This is not maths, there are no absolute rules it is just loose description and opinion. There are no hard and fast parameters for the name of any board.
Best description yet.
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Herman (Tue Jun 11, 2019 3:41 pm)
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Re: What's the difference between a beginner, intermediate, and advanced twin tip?

Postby SolarSet » Tue Jun 11, 2019 10:54 pm

IMHO

Advanced TT will be stiffer allowing better pop and better upwind ability at the expense of less comfort on choppy water.

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Re: What's the difference between a beginner, intermediate, and advanced twin tip?

Postby Herman » Mon Jul 01, 2019 5:01 pm

Just got back on the water after a minor injury; took a big TT in very light onshore mush. Nobile XL 143X48. Sort of conditions that would look ok for learning. The footstrap placement on the board has a major bias to heelside. I am 210lbs and I could just get up and down the beach if I stood over the board, the foot strap bias created the optimum board edge angle with out any leaning.

I think a big guy could learn on this setup but I am pretty sure that the typical beginner would over edge this board in the light or underpowered conditions frequently used by beginners.

My advice to someone learning on this type of set up would be to edge hard for the waterstart and then roll up to stand over the board. They will probably edge too hard naturally.

Footstrap heelside bias just another thing for the beginner not to worry too much about!

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Re: What's the difference between a beginner, intermediate, and advanced twin tip?

Postby plummet » Mon Jul 01, 2019 6:47 pm

Hmmm.... I differ from most of the advice here. I think there is a difference between beginner and advanced boards.

Beginner boards are made to be generic boards to fit a wide range of activities but are not good at any one activity.

Advanced boards exploit a particular niche that makes that board excel in those conditions or in that style. EG A wake style board has boots, high rocker to soke up harsh landings, Airstyle board is super small and light to be flipped around. Dudes park style features will probably have no fins. Guys chasing waves and storm kiting will have more rounded tips and flex with higher rocker. Each one of those types of boards will be shit for a learner bit will excel in their chosen field.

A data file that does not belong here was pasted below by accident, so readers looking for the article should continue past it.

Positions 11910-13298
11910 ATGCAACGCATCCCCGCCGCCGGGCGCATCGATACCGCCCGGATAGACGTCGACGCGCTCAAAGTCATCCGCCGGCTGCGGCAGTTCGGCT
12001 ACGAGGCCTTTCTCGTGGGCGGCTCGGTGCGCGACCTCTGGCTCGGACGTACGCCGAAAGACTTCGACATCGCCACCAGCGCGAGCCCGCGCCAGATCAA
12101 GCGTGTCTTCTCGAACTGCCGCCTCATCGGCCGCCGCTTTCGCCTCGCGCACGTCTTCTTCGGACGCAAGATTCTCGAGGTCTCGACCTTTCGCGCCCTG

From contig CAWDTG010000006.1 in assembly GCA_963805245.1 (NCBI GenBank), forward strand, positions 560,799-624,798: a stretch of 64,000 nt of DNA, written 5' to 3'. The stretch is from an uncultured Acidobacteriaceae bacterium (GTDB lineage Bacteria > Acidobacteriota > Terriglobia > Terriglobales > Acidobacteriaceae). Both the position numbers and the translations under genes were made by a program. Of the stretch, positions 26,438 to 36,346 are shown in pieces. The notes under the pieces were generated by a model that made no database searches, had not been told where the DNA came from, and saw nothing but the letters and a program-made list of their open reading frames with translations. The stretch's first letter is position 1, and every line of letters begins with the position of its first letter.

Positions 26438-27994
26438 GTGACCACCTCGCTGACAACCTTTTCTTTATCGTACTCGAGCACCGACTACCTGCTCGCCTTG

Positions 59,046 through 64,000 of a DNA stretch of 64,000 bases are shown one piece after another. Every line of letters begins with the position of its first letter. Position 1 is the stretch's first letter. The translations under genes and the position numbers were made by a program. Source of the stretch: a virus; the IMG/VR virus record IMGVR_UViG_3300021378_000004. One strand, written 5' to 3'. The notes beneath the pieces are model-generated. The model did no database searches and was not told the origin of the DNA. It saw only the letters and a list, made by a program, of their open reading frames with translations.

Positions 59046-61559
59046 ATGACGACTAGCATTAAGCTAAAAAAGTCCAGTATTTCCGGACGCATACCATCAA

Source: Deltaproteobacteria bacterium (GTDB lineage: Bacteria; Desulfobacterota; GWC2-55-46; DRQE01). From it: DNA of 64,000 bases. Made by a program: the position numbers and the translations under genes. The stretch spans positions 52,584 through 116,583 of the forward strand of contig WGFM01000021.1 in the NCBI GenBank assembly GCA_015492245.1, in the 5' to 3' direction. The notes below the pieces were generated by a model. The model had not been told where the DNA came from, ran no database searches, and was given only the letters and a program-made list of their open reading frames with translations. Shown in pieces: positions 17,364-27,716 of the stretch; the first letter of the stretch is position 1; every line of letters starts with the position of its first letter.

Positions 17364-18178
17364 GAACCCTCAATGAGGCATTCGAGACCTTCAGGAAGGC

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Re: What's the difference between a beginner, intermediate, and advanced twin tip?

Postby Eduardo » Tue Jul 02, 2019 7:13 am

plummet wrote:
Mon Jul 01, 2019 6:47 pm
Hmmm.... I differ from most of the advice here. I think there is a difference between beginner and advanced boards.

Beginner boards are made to be generic boards to fit a wide range of activities but are not good at any one activity.

Advanced boards exploit a particular niche that makes that board excel in those conditions or in that style. EG A wake style board has boots, high rocker to soke up harsh landings, Airstyle board is super small and light to be flipped around. Dudes park style features will probably have no fins. Guys chasing waves and storm kiting will have more rounded tips and flex with higher rocker. Each one of those types of boards will be shit for a learner bit will excel in their chosen field.
I agree 100%. To the OP: since your local spot is SF, you will be in solid 20 knot winds with bay chop. I suggest you not go too big. The bigger and beginner boards being referred to in this thread are more for 10-15 knots. I also suggest you go to a kite store to see in person all the factors being mentioned. Even if you buy used, they likely have a few for any budget.